Let’s end the Second Great Awakening with one more quote:
Like many others of his generation Baird saw evangelical Protestantism as the legatee of Puritanism, the core of American culture, the source of American democratic institutions, the primary engine of economic and political progress, and ultimately the hope of the world. The American version of evangelical Protestantism represented, for him, what God hath wrought.
The Second Great Awakening also saw the first (for the US or anywhere else) experiments in utopianism and “socialism” (see, e.g. Robert Owen), to say nothing of Bible Communism and free love. And I suppose I should mention unitarianism.
Mormonism also began during this period. Howe doesn’t spend much time on it, and doesn’t have much interesting to say about it.
In some ways, the review could end there, but then we’d miss out on the fact that the US annexed Texas in the exact same way that the Southwestern US is now being annexed by Mexico. It’s too fun to let that pass without a brief commentary.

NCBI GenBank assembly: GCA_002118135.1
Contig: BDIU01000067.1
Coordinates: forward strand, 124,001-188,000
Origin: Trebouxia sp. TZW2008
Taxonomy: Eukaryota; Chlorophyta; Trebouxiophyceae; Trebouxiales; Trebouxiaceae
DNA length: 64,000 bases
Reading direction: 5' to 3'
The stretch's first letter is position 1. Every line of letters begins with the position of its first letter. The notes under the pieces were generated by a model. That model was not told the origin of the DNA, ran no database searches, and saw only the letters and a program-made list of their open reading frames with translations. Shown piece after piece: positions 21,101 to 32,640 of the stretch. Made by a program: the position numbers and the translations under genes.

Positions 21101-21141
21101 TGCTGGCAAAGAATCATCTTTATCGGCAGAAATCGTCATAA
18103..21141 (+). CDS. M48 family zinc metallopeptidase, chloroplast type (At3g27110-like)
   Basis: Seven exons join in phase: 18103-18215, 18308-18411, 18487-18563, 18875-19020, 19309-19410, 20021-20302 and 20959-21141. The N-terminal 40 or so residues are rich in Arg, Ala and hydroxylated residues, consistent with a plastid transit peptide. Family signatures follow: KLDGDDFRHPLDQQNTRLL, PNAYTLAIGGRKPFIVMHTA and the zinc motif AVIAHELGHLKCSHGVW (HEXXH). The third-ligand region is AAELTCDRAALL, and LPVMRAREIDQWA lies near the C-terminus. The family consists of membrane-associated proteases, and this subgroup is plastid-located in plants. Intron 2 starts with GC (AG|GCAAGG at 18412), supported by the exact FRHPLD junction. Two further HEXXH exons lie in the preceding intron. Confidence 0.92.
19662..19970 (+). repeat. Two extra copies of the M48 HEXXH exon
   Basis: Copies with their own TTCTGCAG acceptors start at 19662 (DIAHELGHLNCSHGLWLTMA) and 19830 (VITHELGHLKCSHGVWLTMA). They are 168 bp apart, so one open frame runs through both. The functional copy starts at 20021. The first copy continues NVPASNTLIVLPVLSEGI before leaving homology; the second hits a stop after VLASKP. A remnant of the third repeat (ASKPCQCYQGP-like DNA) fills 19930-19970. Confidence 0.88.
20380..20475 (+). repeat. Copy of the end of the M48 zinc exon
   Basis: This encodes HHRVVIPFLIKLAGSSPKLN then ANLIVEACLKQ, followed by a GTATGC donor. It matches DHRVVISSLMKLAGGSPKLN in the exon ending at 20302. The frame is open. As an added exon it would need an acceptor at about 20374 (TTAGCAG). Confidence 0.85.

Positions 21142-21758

Even Howe can’t resist a bit of fun at the expense of the Mexicans (if not the modern Americans):
“The old Latin mistake had been repeated,” the historian Frederick Merk wryly observed: “admitting Gauls into the Empire.”
Indeed, “By 1836, there were at least thirty-five thousand Anglos in Texas, now outnumbering Hispanics ten to one.”
In a shocking turn of events, Texas relatively quickly became part of the US.
Howe doesn’t really like Polk, but he can’t but admit that – on his own terms – Polk was an incredibly successful President. After annexing Texas, Polk proceeded to . . . instigate . . . the Mexican-American War.
“’No power but Congress can declare war’, noted Daniel Webster, ‘but what is the value of this constitutional provision, if the President of his own authority may make such military movements as must bring on war.’” Such was the history of all subsequent American wars.
The story of how the war ended was quite interesting – and was something I wasn’t already aware of.
There are two more subjects which I must at least comment on given the time period covered by the book. The first is Andrew Jackson and the second is the Civil War.